13. Inertia triggered attachment for collect

How an Inertia triggered attachment collects parts. Demo with Luly Box Robot from LEGO Education SPIKE Prime

Inertia triggered attachments does no require the use of a motor. Let the inertia do all the work. These kinds of attachments are very useful at robotics competitions like FIRST LEGO League and World Robot Olympiad. The robot moves, the attachment falls and grabs the ball. The attachment uses Luly, a small LEGO Education SPIKE Prime competition robot with 3D building instructions as a robot base.

Luly, small LEGO Education SPIKE Prime competition robot with 3D building instructions

Luly is a new STEAM competition robot from LEGO Education SPIKE Prime. We would use in some of the courses. It's simple, it requires a really small number of parts and we can demonstrate most of the attachments and programs with it. Check out the courses below and see how Luly is used to complete in a competition.

Inertia triggered falling attachment from LEGO Education SPIKE Prime, with 3D building instructions

This is an attachment trigger from the robot inertial. It's built with LEGO Education SPIKE Prime parts and it demonstrates how to move with the robot, stop, the attachment activates and it collects a few parts. The goal of the attachment is to collect parts from the field without the use of any motors. It is an easy and quick way to build an attachment for FIRST LEGO League/World Robotics Olympiad and other robotics competition. The principle is the same. The attachment is designed for Luly, small LEGO Education SPIKE Prime competition robot with 3D building instructions

Scratch (Word Blocks) program to move forward and return with LEGO Education SPIKE Prime

This program makes the robot move forwards and than backwards using LEGO Education SPIKE App Word Blocks.

Python program to move forward and return with LEGO Education SPIKE Prime

This program makes the robot move forwards and then backwards using LEGO Education SPIKE App Python.

from spike import PrimeHub, LightMatrix, Button, StatusLight, ForceSensor, MotionSensor, Speaker, ColorSensor, App, DistanceSensor, Motor, MotorPair
from spike.control import wait_for_seconds, wait_until, Timer
from math import *

hub = PrimeHub() 

motor_pair = MotorPair('A', 'B') # Set the motor ports in the motor_pair.
motor_pair.set_default_speed(50) # Set the default speed of the the motor_pair.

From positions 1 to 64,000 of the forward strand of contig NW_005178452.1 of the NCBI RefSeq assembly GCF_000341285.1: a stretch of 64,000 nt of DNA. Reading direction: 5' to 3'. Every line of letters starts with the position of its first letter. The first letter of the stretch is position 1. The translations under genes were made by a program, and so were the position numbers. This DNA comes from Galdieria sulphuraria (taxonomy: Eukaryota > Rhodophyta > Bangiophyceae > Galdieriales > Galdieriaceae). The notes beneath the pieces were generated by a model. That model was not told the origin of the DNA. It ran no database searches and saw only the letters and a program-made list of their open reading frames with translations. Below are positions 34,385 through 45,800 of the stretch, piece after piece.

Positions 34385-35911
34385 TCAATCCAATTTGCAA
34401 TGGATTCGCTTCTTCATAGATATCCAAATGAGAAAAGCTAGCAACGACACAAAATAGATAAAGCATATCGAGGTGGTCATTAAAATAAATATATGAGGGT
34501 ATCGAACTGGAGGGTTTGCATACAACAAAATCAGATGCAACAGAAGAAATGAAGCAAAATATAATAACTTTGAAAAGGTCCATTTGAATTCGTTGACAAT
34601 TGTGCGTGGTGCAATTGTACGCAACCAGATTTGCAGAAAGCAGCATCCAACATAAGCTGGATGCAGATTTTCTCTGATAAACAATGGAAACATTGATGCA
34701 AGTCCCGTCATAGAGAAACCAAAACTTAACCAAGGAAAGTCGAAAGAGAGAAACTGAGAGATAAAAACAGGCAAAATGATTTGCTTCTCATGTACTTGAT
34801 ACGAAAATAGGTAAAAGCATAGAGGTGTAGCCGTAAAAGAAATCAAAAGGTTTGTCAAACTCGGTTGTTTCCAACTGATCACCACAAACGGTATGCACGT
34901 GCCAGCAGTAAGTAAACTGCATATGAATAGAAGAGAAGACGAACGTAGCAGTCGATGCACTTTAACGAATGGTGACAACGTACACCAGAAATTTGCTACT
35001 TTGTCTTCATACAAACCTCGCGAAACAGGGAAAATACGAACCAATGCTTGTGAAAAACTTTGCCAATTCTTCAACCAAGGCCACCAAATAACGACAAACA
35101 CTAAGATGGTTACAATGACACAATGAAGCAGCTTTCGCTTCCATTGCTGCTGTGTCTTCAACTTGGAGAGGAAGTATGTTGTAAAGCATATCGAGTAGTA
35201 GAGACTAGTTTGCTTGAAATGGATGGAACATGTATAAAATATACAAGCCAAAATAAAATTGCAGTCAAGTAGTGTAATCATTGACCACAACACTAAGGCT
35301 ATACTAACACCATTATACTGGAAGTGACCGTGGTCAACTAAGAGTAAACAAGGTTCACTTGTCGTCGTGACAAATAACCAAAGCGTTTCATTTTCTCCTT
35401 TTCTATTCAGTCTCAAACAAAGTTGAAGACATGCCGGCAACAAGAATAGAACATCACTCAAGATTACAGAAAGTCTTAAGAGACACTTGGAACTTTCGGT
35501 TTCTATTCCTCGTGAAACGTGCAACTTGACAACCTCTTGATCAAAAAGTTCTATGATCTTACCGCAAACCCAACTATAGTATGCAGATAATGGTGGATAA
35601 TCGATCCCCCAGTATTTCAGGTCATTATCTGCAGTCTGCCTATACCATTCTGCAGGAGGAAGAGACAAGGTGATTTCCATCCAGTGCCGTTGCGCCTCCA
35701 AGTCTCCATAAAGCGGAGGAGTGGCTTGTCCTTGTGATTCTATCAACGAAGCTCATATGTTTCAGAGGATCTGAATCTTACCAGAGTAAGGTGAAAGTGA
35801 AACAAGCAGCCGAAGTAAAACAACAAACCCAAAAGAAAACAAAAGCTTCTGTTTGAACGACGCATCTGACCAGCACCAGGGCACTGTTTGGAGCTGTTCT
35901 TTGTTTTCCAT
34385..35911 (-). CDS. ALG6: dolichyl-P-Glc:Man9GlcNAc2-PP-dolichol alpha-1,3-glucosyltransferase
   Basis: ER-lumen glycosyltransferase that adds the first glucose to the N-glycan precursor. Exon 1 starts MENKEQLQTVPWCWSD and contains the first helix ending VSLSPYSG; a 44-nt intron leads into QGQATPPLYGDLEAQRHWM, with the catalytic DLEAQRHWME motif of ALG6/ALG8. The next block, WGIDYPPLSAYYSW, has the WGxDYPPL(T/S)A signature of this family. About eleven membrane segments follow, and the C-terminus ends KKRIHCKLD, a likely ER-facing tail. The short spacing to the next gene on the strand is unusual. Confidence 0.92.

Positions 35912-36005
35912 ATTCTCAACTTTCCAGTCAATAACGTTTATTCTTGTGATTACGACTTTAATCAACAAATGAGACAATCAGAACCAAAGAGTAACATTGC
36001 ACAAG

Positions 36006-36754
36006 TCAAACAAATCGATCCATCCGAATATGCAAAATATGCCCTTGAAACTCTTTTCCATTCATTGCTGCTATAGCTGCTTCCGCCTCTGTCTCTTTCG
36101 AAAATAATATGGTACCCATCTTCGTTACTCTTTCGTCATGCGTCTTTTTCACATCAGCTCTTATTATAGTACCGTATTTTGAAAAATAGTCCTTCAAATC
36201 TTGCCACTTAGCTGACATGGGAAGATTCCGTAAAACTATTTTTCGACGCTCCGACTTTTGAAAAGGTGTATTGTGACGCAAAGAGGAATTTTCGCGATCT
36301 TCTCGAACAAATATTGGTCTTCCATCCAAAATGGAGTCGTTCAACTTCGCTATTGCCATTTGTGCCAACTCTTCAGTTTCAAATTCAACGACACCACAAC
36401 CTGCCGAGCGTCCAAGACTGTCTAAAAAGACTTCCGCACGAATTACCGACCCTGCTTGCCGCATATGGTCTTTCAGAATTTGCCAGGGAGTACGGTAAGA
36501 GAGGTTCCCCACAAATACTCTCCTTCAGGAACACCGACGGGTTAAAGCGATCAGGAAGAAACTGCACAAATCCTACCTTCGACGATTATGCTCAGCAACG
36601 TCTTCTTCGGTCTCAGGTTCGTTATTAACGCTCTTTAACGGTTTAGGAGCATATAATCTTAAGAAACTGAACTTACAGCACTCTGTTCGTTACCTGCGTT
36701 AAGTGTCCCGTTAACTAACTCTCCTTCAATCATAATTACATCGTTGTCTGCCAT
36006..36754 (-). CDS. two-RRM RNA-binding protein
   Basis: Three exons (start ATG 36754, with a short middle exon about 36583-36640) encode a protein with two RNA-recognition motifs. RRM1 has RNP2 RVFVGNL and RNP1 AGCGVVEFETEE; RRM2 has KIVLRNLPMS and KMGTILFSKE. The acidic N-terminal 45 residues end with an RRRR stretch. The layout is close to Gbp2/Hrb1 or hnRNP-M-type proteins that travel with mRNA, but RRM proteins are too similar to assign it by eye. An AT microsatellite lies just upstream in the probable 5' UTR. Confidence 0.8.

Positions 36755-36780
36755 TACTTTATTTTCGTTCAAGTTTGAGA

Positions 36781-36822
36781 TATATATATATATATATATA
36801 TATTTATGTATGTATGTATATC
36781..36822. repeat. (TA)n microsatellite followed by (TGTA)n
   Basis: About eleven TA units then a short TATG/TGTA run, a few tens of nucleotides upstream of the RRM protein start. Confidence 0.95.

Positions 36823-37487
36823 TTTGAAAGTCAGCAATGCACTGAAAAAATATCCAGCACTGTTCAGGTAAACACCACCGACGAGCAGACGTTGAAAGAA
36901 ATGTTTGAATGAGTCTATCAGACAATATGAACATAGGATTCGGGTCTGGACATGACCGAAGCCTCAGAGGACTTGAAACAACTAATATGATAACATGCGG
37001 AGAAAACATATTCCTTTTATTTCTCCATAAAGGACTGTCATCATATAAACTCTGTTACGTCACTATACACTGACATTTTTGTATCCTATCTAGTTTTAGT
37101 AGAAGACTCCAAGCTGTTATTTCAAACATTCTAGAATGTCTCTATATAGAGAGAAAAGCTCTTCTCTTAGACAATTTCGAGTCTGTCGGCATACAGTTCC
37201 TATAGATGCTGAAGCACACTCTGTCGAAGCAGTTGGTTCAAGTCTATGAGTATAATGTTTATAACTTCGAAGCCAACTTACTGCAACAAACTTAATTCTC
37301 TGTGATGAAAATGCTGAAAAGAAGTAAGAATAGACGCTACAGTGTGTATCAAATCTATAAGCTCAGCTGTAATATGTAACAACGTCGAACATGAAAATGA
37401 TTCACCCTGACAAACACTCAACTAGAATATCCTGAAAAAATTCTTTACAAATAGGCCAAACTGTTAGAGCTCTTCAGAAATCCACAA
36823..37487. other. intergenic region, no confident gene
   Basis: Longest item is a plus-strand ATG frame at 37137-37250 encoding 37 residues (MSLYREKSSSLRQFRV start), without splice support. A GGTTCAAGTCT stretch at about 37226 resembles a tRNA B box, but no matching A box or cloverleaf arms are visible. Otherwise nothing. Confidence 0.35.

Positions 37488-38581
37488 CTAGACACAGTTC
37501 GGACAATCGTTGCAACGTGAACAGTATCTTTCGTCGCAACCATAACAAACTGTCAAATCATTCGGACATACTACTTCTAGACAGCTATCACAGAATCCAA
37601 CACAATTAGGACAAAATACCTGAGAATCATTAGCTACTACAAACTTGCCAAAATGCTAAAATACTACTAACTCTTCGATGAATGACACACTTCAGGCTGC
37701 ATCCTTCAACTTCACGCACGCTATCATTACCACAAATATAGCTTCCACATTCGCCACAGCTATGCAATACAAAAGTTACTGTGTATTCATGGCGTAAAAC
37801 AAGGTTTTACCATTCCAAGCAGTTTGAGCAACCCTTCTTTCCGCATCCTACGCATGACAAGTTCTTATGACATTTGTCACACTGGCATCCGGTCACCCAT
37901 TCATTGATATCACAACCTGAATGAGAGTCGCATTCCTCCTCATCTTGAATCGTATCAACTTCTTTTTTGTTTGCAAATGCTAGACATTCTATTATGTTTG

motor_pair.set_motor_rotation(17.6, 'cm') # Set the distance that the robot travel for one rotation of its wheels. The value 17.6 comes from
                                          # the diameter of the wheel (5.6cm) multiplied by "¤Ç" (3.14).

motor_pair.move(40,'cm', 0, 50) # Start moving for 40cm with NO Steering '0' with 50% speed.
motor_pair.move(40,'cm', 0, -50) # Start moving backward for 40cm with NO Steering '0' with 50% speed. -50 for speed means: rotate with 50% seed backward.

raise SystemExit # Close the program.

Quick Pinless Attachments for LEGO EV3 Competition Robots (Part 2)

If you think that the quick pinless attachments shown in video 63 are quick enough, see this tutorial and you will find out that the quick pinless attachments could be even quicker. These attachments can work without motors but by using the inertia forces.

This tutorial shows the logic of creating quick pinless attachments which do not have any moving parts. This facilitates their placement and is the key to the quicker change of attachments on the LEGO Mindstorms robot construction.

There is a short description of how the attachments work; how the inertia forces affect the robot parts and what causes these inertia forces. The tutorial once again focuses on the building process of the quick pinless construction base, the attachment and the adaptor.

Try to use this type of quick pinless attachments and see how many new opportunities it will give you. Share with us your comments and ideas.